That’s all we need in the Storage service. Now we need to create the App that will host our Web Jobs.
App Service Creating and Configurating
# First, let's create the App Service Plan
## We are using the Standard Princing Tier (B1) because we are going to setup the "Always On" setting
az appservice plan create-nAzureCoderServicePlan-gAzureCoderResources-lWestEurope
# Create the Web App
az appservice web create-nAzureCoderApp-pAzureCoderServicePlan-gAzureCoderResources
# Configure the App Service
az appservice web config update--always-on true--php-version Off-nAzureCoderApp-gAzureCoderResources
And last, but not least, let’s configure our Connection Strings for the App:
Configure Connection Strings
# Get the Connection String
az storage account show-connection-string-nazurecoderstorage-gAzureCoderResources
# Create the Configurations in the Web App
appservice web config appsettings update--settings AzureWebJobsDashboard=<Connection String>AzureWebJobsStorage=<Connection String>-gAzureCoderResources-nAzureCoderApp
And that is it for the Setup. Now, we can begin the coding.
For the coding part we can use whatever code editor we prefer. I will use Visual Studio Code, as it offers great support for coding C#.
As for the programming language, you may be surprised to know that Azure supports a lot of programming/scripting languages in the Web Jobs SDK, so you can choose the one you like the most. For this exercise, I will use C# because I feel like doing so 🙂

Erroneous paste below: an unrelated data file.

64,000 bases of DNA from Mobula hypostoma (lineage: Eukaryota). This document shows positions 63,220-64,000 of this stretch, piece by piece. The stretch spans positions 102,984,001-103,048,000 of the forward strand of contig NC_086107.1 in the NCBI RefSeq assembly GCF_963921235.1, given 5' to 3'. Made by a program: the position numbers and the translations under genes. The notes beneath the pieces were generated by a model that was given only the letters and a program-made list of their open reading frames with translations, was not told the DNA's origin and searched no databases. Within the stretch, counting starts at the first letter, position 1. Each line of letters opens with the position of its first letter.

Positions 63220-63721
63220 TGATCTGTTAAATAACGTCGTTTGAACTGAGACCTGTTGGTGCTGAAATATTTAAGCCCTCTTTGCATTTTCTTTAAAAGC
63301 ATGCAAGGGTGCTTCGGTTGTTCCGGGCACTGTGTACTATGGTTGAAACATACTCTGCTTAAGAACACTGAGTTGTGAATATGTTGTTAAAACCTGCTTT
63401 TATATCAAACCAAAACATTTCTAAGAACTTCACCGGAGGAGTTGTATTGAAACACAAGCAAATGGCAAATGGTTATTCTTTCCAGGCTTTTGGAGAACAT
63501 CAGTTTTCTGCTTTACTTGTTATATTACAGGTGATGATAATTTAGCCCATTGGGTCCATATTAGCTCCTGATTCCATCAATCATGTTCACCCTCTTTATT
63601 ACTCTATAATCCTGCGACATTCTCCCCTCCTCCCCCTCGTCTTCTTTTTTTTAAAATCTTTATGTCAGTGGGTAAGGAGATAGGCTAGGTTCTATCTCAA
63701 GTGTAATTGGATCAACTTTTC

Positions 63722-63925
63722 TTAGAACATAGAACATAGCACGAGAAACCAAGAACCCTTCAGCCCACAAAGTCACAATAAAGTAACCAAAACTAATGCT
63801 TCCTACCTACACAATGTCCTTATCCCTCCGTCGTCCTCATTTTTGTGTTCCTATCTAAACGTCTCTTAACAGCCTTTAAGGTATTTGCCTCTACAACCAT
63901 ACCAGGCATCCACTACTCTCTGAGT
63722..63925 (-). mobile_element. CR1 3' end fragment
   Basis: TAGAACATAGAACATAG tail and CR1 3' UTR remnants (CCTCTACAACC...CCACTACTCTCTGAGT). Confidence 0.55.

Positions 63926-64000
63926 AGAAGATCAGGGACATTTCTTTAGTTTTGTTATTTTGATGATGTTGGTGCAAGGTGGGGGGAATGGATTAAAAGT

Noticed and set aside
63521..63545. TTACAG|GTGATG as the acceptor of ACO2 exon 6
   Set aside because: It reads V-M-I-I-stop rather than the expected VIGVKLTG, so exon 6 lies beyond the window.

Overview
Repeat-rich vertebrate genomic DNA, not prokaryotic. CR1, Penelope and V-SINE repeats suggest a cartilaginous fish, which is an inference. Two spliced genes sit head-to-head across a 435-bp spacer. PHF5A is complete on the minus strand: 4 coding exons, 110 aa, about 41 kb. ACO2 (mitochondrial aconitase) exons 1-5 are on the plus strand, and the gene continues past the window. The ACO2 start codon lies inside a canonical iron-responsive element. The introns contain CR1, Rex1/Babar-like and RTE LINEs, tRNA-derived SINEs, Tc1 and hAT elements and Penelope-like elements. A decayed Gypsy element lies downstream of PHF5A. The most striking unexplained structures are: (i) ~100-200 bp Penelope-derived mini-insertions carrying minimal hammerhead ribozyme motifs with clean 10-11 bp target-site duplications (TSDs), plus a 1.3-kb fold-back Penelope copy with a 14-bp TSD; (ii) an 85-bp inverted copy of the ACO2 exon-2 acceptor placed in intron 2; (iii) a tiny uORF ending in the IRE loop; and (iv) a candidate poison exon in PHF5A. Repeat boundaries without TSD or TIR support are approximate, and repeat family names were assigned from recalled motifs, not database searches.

Start the Project
As I want this article to be as multi platform as possible, I will create a new project using the dotnet CLI. Open a shell prompt, navigate to the directory of your Web Job and type the following command:
Unfortunately the Web Jobs SDK has no support yet for the .NET Core Framework, so we have to make a small modification to the .csproj file, so we can use .NET Framework v4.5x.
The final file should look like this:
It is important to understand that a .NET Core Application can be executed by a Web Job, it only cannot make use of the Web Jobs SDK, which makes it much easier to integrate with other Azure Services
Azure Web Jobs SDK
Back to the shell prompt, we need to do three things. Add the Web Jobs SDK Package, restore the packages and build the project.
Readying the Project
# Include the SDK Package
dotnet add packageMicrosoft.Azure.WebJobs
# Restore all the Dependencies
# Build the Project
It is worth mentioning now that one Web Job project has, at least, two main components:
The Code Host
This is the Entrypoint for the application, and this is where we should do all the configuration for our Web Job
Our project must have at least one Trigger, but it can have many others. In this case we will use only one trigger, fired by a new entry in our Queue.
Let’s start with the Code Host, which will be placed in the Main method of our code and will be the starting point of the application
That’s it 😀
No! I am not. The Host is, as the name implies, a piece of code that will configure your web job and control the lifetime of the code. It can be a lot bigger than this, including all sorts of configurations, but that is all we need for a simple Web Job.
The trigger is where the real business logic of our Web Job live or, at least, where it begin. In our case we will have a single method that takes a QueueTrigger and records the data to a Table. The table will also be represented through a parameter, to which we will save the data.